Is hidradenitis suppurativa dangerous?
In general, HS is not dangerous. However, some of the other health conditions that are associated with HS can be very serious, including diabetes, heart disease, anemia, kidney problems, blood poisoning, and suicidal thoughts. HS can also cause severe scarring, which can block the flow of lymph fluid and cause severe swelling. Another dangerous complication of HS is a fistula, which is an abnormal opening (hole) between two organs. The most dangerous complication of hidradenitis suppurativa is a type of skin cancer called squamous cell carcinoma. This type of cancer most often develops in lesions around the groin, buttock and anal areas. If you notice any strange or extreme changes in the appearance or pain of a lesion, or if you develop a high fever, you should immediately go to your doctor and get checked out. If you are feeling depressed and suicidal, please contact the National Suicide Prevention Lifeline and connect with people who love and support you.
Is hidradenitis suppurativa an infection?
HS is not considered an infectious disease, but it is possible for HS lesions to become infected. Also, certain microbes like bacteria, fungus and parasites can cause inflammation and new bumps because they stimulate a strong immune response within the skin. These microbes play a role, but are not the main cause, of HS.
Is hidradenitis suppurativa linked to PCOS (polycystic ovary syndrome)?
Yes – women with hidradenitis suppurativa are more than twice as likely to have PCOS compared to women who don’t have HS. This is because both conditions involve inflammation, hormone imbalance and insulin resistance. Watch this video to learn more about what PCOS is and how it’s related to HS.
Can hidradenitis suppurativa be fatal? Will hidradenitis suppurativa kill me?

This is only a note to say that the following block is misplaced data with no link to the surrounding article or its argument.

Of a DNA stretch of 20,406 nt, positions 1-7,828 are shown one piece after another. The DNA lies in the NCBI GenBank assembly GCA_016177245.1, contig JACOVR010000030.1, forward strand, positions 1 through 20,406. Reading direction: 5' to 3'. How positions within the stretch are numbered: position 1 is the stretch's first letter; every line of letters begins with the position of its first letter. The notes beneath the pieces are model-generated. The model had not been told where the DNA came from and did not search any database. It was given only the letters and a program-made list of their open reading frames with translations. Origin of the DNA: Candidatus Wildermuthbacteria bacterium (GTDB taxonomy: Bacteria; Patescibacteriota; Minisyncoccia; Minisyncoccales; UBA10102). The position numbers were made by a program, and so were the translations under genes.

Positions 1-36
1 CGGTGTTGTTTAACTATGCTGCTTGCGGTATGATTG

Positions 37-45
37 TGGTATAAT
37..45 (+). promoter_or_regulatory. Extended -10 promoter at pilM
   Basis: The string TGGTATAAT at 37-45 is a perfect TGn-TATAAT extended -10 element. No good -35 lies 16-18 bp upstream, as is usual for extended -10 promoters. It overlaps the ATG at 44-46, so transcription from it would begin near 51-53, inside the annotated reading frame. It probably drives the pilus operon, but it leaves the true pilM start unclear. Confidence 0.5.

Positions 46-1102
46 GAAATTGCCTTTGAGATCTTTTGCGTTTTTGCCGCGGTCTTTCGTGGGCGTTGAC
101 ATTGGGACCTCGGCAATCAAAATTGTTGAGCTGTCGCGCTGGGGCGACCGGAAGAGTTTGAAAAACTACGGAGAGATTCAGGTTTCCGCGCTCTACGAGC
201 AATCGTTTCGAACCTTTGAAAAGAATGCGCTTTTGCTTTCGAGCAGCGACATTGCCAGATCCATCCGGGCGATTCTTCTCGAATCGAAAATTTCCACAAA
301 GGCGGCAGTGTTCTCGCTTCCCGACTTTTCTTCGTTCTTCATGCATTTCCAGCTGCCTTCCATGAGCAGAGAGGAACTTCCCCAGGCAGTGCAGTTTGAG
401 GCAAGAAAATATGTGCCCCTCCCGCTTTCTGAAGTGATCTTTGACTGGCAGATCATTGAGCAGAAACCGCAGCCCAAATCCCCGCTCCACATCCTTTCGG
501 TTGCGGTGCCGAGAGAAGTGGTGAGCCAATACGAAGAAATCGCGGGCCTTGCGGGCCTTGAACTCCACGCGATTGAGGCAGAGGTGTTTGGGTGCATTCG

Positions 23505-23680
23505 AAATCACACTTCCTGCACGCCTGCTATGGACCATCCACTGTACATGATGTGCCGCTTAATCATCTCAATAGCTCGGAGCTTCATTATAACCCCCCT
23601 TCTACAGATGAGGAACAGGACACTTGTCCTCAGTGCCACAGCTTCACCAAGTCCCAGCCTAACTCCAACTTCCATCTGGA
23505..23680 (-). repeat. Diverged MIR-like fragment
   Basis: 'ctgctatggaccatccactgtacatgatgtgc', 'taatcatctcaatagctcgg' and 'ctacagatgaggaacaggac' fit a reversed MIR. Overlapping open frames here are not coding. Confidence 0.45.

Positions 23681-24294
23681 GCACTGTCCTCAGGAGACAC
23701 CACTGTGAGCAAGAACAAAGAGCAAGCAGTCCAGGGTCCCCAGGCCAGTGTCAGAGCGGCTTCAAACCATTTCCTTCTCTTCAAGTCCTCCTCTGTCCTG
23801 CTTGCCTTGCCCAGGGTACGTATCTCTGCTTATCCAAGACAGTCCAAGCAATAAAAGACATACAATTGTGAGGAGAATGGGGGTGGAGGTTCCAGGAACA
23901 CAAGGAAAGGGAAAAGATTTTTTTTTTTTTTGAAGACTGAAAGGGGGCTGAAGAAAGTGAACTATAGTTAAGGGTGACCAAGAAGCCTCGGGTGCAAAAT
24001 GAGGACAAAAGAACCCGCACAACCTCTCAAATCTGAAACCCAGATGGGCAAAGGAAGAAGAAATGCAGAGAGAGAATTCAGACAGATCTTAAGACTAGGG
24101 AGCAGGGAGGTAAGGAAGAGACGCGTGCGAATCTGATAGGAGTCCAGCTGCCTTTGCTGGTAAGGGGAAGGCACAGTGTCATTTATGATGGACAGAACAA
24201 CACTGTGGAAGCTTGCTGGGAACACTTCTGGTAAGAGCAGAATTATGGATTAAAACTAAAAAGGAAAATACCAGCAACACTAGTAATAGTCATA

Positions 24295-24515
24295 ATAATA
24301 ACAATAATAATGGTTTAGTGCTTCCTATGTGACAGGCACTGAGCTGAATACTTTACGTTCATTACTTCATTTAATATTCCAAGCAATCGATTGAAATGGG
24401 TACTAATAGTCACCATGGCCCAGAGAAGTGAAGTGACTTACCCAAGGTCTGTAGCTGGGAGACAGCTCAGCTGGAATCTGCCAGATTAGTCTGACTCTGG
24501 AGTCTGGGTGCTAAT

Hidradenitis suppurativa is not considered a deadly disease, but it is certainly a serious disease. Not only does it have a major impact on people’s ability to enjoy their lives, but some people do develop serious complications that lead to death. Usually, when someone dies from hidradenitis suppurativa, it’s the result of a severe fistula (holes between organs), squamous cell carcinoma, blood poisoning, complications from drugs or surgery, or suicide. Please know that most people with HS have the least severe stage (Stage I), and not everyone will keep getting worse. This is why early diagnosis and comprehensive treatment are so important.
Does hidradenitis suppurativa make you tired or cause fatigue (low energy)?
Yes, hidradenitis suppurativa can make you feel tired and there are several reasons for this.
First, HS can lead to anemia (low iron or low red blood cells), which is a common cause of feeling tired. When the body has a lot of inflammation, like with HS, it prevents your body from being able to make enough new red blood cells. Inflammation also causes your immune cells to “steal” iron from the body, and the intestines don’t absorb as much iron from your food. And if your HS lesions are draining a lot, it’s possible to lose too much blood and become anemic.